Science of Teaching Science, The
The Science of Teaching Science encourages K-8 teachers to explore ways to improve their teaching practices. Each program takes an in-depth look at a real classroom, so that teachers can focus on the issues involved in teaching science. Observing other teachers in unrehearsed situations will provide new and veteran teachers with the confidence to try new approaches to teaching.
1. Preparing To Teach Science — Most K-8 teachers have not had many science and math courses and often feel as though they didn’t get much out of the courses they did have. How can they be expected to teach science topics for meaningful understanding when they themselves are not sure they understand the topics? We’ll look at a variety of strategies teachers use to learn as much as possible about a science topic before they teach it.
2. Eliciting Students’ Prior Knowledge — Why begin a lesson by eliciting students’ prior knowledge? Because as many teachers know, it is essential to know what students believe at the outset in order to provide the instruction necessary to help them move toward a more scientific understanding. There are many ways of eliciting prior knowledge, including strategies such as concept mapping, pretests and interpretation of a demonstration by students. This program will examine many of these strategies.
3. Creating a Context for Learning: Observing Phenomena — In our videotapes of teachers in classrooms, we sometimes see a teacher open a science kit and ask students to start working on it without any framing or introduction. Students need time to assimilate a problem and make it their own. It helps if they can relate the problem to experiences in their everyday lives, and even better if they can formulate the questions. We will see video clips of teachers trying to incorporate student questioning into their lessons.
4. Supporting Good Data Collectios — One of the things that sets science activities apart from other endeavors is the care with which observations are made and data is recorded. If it is possible and relevant, a scientist will measure and quantify: How long did it take? How many are required?, etc. Children need support in collecting careful data. Thinking through the entire process in advance and making sure to provide the students with good tables and charts prepared for data collection can make the task much more manageable. We will look at ways to do this.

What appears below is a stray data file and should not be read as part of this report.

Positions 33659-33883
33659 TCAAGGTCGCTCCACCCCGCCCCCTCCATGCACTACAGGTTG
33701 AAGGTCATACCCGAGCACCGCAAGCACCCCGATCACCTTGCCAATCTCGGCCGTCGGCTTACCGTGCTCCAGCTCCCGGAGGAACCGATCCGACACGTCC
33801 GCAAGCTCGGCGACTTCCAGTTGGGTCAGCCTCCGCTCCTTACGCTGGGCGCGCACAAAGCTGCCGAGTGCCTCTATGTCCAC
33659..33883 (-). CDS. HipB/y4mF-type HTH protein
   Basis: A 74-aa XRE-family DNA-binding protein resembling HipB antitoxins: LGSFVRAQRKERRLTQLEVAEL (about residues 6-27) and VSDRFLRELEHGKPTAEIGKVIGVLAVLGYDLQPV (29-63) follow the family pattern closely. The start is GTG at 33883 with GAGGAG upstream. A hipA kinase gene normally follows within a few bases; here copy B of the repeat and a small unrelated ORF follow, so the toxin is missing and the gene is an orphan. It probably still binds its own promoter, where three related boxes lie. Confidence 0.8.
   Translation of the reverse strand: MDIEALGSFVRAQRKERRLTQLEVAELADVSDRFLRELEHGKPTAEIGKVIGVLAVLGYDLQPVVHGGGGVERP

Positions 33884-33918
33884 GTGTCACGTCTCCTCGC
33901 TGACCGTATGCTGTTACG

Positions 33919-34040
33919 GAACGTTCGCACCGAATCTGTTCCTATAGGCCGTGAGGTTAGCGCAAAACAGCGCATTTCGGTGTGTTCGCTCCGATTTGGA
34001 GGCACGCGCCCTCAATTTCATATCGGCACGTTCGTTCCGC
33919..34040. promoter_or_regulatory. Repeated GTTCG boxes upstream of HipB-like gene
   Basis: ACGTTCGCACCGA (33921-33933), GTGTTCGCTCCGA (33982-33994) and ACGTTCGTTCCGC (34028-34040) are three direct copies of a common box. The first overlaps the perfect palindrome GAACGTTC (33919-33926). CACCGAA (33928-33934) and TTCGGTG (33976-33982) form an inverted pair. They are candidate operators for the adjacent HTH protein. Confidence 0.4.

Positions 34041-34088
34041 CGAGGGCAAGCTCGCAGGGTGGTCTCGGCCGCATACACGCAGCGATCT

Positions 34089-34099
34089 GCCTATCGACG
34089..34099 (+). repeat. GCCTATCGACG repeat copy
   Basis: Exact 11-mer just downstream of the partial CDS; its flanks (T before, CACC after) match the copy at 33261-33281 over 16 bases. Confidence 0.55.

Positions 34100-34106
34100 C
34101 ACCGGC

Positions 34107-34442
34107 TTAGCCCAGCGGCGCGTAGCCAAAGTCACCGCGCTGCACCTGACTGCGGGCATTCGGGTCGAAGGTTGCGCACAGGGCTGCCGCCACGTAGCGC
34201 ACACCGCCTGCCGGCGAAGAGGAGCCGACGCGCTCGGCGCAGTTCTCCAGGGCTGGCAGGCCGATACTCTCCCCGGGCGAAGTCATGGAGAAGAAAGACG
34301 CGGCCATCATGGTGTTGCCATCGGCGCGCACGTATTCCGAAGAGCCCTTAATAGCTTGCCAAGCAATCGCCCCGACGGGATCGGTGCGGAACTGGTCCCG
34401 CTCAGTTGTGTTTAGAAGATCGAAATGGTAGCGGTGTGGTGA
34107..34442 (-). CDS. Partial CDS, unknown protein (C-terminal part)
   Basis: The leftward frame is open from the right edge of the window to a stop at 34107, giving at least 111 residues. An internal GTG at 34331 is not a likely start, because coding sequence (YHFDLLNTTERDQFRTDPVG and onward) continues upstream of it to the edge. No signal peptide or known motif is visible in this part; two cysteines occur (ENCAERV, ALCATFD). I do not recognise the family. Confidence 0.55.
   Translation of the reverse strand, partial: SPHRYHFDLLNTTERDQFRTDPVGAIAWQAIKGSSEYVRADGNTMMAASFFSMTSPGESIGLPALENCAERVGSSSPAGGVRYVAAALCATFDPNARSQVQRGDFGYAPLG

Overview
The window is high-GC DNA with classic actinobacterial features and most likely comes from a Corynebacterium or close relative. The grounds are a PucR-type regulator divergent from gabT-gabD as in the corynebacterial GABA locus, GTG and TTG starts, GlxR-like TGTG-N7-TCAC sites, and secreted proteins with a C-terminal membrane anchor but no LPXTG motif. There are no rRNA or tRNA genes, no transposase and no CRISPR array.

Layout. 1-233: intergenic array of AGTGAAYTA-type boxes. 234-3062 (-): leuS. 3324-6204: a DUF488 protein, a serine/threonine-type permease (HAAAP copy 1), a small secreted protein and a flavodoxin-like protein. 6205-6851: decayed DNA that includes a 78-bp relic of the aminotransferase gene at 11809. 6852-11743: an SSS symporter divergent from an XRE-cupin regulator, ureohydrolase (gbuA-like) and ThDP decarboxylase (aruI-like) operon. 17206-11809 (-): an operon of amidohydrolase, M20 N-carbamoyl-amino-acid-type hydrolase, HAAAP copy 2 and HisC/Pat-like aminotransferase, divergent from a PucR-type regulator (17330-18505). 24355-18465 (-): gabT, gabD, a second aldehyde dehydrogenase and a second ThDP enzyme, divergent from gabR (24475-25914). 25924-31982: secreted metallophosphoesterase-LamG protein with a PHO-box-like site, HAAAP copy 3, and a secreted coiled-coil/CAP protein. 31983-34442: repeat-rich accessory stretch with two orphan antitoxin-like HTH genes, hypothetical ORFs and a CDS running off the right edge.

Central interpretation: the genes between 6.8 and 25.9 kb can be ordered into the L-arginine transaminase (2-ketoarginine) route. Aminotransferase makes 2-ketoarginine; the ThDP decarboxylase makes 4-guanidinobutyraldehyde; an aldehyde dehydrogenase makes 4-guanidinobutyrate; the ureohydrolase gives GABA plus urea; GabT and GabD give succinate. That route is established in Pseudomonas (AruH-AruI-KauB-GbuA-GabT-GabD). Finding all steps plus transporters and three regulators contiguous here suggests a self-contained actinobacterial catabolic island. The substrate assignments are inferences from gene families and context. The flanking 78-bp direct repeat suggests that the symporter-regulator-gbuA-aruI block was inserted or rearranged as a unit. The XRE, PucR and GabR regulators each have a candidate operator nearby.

5. Summarizing, Comparing and Interpreting Results — Although students generally work together in small groups in hands-on science classes, there are times when all-class discussions are valuable. Summarizing, comparing, and interpreting often involves the whole class. We will see examples of teachers using both small-group and whole-class approaches to teaching science, and discuss when each may be appropriate.
6. Special Considerations — Hands-on science classes involve all the challenges of regular classrooms with some additional ones besides. This program will focus on some of the things we must think about in teaching science: Working with diverse student populations Stimulating interest in science among minorities and girls Using scientific vocabulary, only as necessary Helping students believe their voices are valued Promoting student discussion yet keeping it focused Eliminating sexism and racism Treating students with respect Facilitating learning with multiple learning modalities
7. Specific Instructional Strategies — We will discuss problem-based learning as one way to approach science teaching in the context of student interests. The problems may range from finding particular information in the library to examining the effects of pollution on animal and plant life.
8. Assessing Student Understanding — Embedded assessment means building assessment into the activities and classroom processes in an integral and natural manner. We will see teachers integrating many different forms of assessment into their lessons.
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April 20: Family Literacy Event, Tate Topa, ND, 5-7 p.m.
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